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need spanakopita-like ideas for using up greens, without the filo

Is the answer just a plain pizza dough? I have a TON of greens to use up as a main dish, and was thinking spanakopita but I don't want all that butter or to mess with filo. Should I just mix up the filling, and bake it in something like pizza dough or does that not work? Ideas for green-intensive main dishes (not pasta--did that last night)?


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  1. Don't want to use filo dough? Use pizza dough and make calzone. Or drop it all in a casserole dish and make shepherd's pie.

    1. What about a quiche (if you have pie crust on hand and don't mind the fat) or fritatta (if not)?

      1. Bake in a pie shell. Bake in an oven-proof bowl and use as dip with raw veggies. Thin with milk and use as a souffle base.

        1. Cook until wilted; season w/ garlic, onion, e-z salt, pepper and a touch of vinegar. Drain well and chop; Stuff into a pocket that you've sliced into a ham; bake that ham and let it cool; slice and serve. Voila: Maryland Ham. It's a regional thing and very tasty, and I'm sure I'll hear from people who will tell me I use the wrong seasonings, but that's how I like it.
          Any greens can be slow cooked with bacon or a ham hock, onions, salt and pepper. Just let them cook cook cook, way past the point that you think they're done, and chop the meat and return to the greens. During the last half hour, add quartered new potatoes or red potatoes. Cover and continue to cook until potatoes are well-done, but not totally crumbling.Serve in bowls, with cornbread and honey butter and plenty of the pot likkker.

          1. Make stuffed shells- sautee the greens with olive oil, salt/pepper, nutmeg, shallot, garlic, red pepper flakes, and maybe some golden raisins. Fold in to ricotta and "mashed up" fresh mozzarella. Stuff jumbo shells with about a tablespoon of your mixture (I usually figure 4 shells per person). Top with a basic marinara sauce and bake for about 20 minutes (I like to finish under the broiler to crisp up the top.

            You can also freeze any extra if you have that many greens- get the shells to the "stuffed" point and then freeze before baking.

            ETA: Sorry, just saw in your original post you didn't want pasta- don't know if this is different enough that it would be ok. But you could do the exact same thing with the greens/cheese I described above, and make a calzone as someone a few posts up suggested.

            1. If you have never used phyllo, don't be intimidated. As long as you follow the package thawing instructions and don't try to rush the process, and keep unused sheets covered in a damp towel, it is not hard to work with - easier, IME, than pate brisee or puff pastry dough (I say that as someone who makes pie dough from scratch).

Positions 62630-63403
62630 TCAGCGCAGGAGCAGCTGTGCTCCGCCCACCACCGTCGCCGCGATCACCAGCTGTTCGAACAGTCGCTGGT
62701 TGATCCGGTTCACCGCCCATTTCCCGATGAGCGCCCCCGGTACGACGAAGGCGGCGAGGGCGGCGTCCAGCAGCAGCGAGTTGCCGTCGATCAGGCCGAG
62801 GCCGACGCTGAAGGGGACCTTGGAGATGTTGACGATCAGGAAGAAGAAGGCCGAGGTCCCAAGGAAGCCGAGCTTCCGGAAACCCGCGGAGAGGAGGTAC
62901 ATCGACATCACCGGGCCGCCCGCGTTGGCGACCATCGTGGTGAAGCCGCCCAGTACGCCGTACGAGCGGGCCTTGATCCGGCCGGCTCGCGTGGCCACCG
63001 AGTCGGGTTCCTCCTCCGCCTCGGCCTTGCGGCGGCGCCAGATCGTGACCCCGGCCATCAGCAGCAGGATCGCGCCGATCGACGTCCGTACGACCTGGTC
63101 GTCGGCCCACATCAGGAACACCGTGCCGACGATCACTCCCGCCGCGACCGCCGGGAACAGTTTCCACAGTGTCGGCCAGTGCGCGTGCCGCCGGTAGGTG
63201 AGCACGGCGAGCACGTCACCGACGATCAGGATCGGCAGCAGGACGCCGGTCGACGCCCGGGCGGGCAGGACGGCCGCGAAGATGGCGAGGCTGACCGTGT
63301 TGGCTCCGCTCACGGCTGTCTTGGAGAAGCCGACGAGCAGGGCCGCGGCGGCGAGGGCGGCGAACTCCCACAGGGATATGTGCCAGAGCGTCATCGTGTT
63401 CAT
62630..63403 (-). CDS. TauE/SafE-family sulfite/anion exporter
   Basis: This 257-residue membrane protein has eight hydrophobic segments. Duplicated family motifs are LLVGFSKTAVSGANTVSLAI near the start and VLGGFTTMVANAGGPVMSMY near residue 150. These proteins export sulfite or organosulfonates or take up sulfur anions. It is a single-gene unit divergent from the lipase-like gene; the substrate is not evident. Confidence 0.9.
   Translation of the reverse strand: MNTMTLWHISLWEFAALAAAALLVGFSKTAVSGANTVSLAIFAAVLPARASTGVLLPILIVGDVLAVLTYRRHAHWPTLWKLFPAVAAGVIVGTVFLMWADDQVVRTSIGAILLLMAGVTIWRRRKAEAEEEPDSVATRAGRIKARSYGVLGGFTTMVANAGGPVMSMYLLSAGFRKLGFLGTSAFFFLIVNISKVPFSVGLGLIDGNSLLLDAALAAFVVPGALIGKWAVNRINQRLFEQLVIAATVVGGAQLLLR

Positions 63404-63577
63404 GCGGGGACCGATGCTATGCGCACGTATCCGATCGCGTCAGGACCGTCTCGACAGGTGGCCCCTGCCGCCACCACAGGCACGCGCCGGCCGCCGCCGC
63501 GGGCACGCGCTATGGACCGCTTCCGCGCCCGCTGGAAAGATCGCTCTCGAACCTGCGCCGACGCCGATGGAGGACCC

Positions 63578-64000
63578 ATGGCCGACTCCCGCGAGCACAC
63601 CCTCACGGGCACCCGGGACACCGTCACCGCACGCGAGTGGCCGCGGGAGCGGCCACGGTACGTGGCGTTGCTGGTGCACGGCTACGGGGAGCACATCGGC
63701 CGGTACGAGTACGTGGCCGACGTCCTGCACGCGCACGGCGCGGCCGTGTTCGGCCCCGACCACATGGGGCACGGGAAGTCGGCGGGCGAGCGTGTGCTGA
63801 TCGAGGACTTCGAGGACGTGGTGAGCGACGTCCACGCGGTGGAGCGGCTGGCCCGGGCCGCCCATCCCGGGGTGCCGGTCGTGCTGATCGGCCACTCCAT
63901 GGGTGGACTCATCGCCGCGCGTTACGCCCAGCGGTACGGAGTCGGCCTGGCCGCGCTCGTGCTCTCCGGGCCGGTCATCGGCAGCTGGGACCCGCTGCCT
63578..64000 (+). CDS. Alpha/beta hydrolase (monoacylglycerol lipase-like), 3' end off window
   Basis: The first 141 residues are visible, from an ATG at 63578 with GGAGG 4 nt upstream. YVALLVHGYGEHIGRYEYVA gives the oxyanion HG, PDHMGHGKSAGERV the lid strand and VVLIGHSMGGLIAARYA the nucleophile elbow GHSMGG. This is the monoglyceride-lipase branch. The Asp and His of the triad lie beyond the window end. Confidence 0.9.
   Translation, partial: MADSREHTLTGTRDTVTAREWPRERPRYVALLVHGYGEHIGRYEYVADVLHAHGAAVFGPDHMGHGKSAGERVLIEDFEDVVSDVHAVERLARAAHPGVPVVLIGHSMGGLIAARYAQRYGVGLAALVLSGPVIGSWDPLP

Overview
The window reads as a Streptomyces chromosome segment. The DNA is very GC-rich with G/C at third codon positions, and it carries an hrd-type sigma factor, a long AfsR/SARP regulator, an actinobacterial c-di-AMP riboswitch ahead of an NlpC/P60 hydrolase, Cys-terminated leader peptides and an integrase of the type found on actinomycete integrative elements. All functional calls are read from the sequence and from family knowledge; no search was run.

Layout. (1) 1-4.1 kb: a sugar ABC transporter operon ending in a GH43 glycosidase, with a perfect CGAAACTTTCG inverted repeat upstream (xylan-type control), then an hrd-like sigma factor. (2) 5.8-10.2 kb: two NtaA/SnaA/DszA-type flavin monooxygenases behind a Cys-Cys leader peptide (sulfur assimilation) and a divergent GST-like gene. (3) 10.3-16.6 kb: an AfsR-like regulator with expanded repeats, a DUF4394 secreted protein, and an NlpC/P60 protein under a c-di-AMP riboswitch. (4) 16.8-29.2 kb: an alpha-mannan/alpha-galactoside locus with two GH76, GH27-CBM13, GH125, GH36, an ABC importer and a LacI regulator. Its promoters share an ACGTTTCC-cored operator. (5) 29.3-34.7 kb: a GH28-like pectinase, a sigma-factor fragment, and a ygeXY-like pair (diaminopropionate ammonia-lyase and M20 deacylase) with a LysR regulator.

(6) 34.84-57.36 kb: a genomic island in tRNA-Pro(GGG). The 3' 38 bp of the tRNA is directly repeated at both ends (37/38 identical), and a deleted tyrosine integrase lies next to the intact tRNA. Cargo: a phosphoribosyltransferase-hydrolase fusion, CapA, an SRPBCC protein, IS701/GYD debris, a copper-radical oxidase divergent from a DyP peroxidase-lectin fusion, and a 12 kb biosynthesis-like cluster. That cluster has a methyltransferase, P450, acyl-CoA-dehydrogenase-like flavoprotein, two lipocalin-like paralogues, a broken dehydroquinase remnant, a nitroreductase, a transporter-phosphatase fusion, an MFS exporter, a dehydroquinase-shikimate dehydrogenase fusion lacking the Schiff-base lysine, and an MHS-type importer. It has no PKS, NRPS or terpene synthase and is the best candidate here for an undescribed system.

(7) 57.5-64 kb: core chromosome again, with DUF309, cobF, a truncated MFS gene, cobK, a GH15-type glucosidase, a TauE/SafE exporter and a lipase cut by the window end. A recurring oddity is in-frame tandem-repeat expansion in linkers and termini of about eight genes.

I don't like the idea of all that butter, either, but it's simple to get around that. I use melted butter on one sheet and butter-flavored baking spray (Pam) on the next 2 or 3 sheets. Melted butter on the top, for nice browning and crispness. Triangles, as in spanakopita, are quite easy to fold - just like folding a flag.

              2 Replies
              1. re: greygarious

                you can also spray olive oil and forgot the butter altogether.

                1. re: greygarious

                  IMHO, Phyllo is always a pain to use if you live someplace with low humidity!

                  I make a quiche with a spinach crust (from the Enchanted Broccoli Forest cookbook) that's great, you can use any kind of green.

                2. I've been meaning to make this stuffed pizza forever - it calls for escarole but you could use any greens: http://www.epicurious.com/recipes/foo...

                  1. Quiche is an excellent way to use them up. . .just substitute for spinach in your favorite recipe but cook the greens til tender first. You can also blanch them for 3-4 minutes, shock, drain, chop and freeze. Strata is another idea.

                    1. I just make the spanakopita filling (mine includes spinach, eggs, green onion, curly endive, arugula, dill, feta), and bake it in an oiled ovenproof dish until set, without pastry, resulting in a type of spinach frittata. One of my relatives uses flour tortillas instead of filo when she's in a hurry.

                      I've also used spinach, endive, arugula, dill + feta (or sometimes chevre) combination in risottos and orzo dishes, and sometimes make a Greek-inspired mac + cheese with feta, dill and spinach/zucchini/arugula.

                      1. make a frittata and use a high proportion of greens to eggs. Add ricotta.